Jxxx xx, there are again 5c2 ways to deal the small spades. But now it's 20c9 ways to deal the other cards, so the formula is:
(5c2*20c9)/26c13 = 10*167960/10400600 = 16.149%
This is equal to 2/3 of the half of 4-2 splits which split with LHO having 4, which is 2/3 * 1/2 * 48.447% = 16.149%; J is in the 4 cd holding 4/6 = 2/3 of the time.

Another way to think of it is a "vacant spaces" argument. After LHO follows 3 times low, there are 10 slots for LHO to have the J, but 11 slots for RHO to have the J. So it should be 11:10 that RHO has it. And indeed 11/10 = 1.1:1, 17.764:16.149 = 1.1:1. So basically the drop will work 11/21 or 52.38% at the decision point, having eliminated all but two possibilities.

Note that this only holds if you have no other information about the hand. If RHO in the bidding or the play shows up with a longer side suit than LHO, not balanced out by a countering imbalance in another, then this will tilt the odds back in favor of the finesse.
0

#5 User is offline   hrussin 

  • Pip
  • Group: Members
  • Posts: 5
  • Joined: 2018-January-22

Posted 2018-February-20, 13:16

View PostStephen Tu, on 2018-February-19, 18:51, said:

Basically you are comparing how often the suit is dealt:
xxx Jxx, where you have to play for the drop
vs.
Jxxx xx, where you need to finesse.

xxx Jxx is half of the 3-3 splits, which is 0.5 * 35.528% or 17.764% of all possible deals a priori (many of which have now been eliminated with both players following twice and LHO now following a third time). Why this number? There are 26c13 = 26!/(13!*13!) = 10400600 total ways to deal the 26 cards we don't see to the opponents. If the suit is split xxx jxx There are 5c2 ways to deal the small spades that are not the J to the opponents. Also given 3-3 spades there are 20c10 ways to deal the 20 non-spade cards to the opponents. So overall xxx jxx is:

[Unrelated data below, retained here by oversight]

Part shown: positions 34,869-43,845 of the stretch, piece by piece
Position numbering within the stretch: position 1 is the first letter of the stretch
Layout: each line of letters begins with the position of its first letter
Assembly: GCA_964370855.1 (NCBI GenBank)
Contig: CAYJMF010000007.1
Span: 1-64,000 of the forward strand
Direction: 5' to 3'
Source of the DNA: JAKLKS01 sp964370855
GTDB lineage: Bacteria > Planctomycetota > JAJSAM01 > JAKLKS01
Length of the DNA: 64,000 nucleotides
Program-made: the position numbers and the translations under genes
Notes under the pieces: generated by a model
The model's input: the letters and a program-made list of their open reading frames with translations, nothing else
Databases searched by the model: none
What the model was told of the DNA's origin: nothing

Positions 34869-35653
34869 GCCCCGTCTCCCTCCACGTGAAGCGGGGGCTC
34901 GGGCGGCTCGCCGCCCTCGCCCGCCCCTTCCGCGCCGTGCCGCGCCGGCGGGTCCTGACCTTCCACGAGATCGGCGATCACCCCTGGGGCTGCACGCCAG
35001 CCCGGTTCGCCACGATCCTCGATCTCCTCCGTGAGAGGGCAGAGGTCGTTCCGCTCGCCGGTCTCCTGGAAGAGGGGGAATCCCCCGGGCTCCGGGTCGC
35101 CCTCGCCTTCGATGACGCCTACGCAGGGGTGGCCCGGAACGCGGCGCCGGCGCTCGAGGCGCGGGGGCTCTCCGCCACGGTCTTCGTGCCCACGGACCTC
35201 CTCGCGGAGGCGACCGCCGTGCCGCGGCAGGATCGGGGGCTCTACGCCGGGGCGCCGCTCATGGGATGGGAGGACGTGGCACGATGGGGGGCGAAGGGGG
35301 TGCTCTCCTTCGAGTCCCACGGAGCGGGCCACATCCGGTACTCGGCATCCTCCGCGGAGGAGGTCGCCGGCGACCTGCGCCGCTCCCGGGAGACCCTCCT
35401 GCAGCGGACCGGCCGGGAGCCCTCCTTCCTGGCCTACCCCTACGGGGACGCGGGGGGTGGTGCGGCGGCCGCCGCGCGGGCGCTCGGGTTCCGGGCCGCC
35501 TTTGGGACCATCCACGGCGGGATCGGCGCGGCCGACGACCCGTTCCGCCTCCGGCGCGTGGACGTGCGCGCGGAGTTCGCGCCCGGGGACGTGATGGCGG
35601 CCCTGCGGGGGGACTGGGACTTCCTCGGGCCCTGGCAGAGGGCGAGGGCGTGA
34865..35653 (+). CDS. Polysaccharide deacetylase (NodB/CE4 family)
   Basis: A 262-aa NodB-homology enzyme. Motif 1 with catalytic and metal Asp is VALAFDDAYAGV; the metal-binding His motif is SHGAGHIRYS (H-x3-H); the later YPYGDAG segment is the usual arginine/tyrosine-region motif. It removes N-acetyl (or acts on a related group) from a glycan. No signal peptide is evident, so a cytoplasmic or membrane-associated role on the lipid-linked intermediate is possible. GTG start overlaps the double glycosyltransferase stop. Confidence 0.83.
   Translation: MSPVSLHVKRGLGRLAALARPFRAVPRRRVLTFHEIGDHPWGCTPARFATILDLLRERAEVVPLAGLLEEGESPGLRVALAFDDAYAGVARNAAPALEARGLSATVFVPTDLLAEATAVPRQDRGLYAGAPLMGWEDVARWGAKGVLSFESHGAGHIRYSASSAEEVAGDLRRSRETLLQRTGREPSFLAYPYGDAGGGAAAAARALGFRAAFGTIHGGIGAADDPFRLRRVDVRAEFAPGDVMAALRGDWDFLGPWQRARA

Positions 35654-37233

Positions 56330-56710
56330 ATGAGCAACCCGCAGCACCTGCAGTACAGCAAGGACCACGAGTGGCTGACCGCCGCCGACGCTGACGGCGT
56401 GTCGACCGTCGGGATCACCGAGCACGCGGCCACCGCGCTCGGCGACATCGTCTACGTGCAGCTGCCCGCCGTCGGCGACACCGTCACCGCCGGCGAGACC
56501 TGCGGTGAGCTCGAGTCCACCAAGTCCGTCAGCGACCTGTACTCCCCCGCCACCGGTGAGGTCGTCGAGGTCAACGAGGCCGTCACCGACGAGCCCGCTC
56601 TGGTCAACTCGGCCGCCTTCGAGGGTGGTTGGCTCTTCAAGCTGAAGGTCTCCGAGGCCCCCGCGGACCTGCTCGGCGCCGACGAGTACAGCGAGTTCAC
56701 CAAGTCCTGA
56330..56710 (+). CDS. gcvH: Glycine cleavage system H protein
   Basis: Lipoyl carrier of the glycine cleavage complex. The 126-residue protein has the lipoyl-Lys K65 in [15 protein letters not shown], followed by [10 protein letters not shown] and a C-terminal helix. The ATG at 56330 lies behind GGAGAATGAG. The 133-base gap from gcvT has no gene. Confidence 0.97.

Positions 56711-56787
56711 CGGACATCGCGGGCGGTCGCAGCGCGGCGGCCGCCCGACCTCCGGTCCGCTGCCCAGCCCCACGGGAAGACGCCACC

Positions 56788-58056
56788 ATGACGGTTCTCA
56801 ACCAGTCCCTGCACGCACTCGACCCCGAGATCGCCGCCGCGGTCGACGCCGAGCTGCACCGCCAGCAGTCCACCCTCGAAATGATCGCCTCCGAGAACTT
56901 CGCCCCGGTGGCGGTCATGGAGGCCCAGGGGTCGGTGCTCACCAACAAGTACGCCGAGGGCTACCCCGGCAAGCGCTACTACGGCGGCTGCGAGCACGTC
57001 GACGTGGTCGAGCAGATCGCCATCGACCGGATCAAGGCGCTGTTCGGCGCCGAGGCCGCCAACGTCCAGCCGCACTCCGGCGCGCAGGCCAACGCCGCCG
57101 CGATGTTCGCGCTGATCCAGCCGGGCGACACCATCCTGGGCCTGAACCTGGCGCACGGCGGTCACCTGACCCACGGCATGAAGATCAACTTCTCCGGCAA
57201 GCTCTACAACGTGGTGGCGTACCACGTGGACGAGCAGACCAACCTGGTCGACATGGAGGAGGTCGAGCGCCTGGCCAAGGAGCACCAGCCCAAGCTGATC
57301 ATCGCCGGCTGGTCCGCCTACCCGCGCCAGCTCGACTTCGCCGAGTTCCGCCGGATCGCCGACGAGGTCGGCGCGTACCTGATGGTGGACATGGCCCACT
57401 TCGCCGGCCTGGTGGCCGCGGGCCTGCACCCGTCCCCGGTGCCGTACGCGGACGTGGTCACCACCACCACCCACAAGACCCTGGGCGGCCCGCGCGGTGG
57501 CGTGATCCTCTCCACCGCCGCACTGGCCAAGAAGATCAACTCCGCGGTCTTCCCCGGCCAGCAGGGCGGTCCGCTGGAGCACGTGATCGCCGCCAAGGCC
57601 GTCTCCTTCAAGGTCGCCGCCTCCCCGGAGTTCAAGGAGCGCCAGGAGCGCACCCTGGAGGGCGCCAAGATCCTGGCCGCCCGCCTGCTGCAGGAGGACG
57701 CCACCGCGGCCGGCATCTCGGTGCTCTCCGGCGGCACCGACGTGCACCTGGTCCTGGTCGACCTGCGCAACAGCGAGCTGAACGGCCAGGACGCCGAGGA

(5c2*20c10)/26c13= 10*184756/10400600 = 17.764%

Jxxx xx, there are again 5c2 ways to deal the small spades. But now it's 20c9 ways to deal the other cards, so the formula is:
(5c2*20c9)/26c13 = 10*167960/10400600 = 16.149%
This is equal to 2/3 of the half of 4-2 splits which split with LHO having 4, which is 2/3 * 1/2 * 48.447% = 16.149%; J is in the 4 cd holding 4/6 = 2/3 of the time.

Another way to think of it is a "vacant spaces" argument. After LHO follows 3 times low, there are 10 slots for LHO to have the J, but 11 slots for RHO to have the J. So it should be 11:10 that RHO has it. And indeed 11/10 = 1.1:1, 17.764:16.149 = 1.1:1. So basically the drop will work 11/21 or 52.38% at the decision point, having eliminated all but two possibilities.

Note that this only holds if you have no other information about the hand. If RHO in the bidding or the play shows up with a longer side suit than LHO, not balanced out by a countering imbalance in another, then this will tilt the odds back in favor of the finesse.

Thanks for the detailed response! Very helpful.
0

Share this topic:


Page 1 of 1


Fast Reply

  

1 User(s) are reading this topic
0 members, 1 guests, 0 anonymous users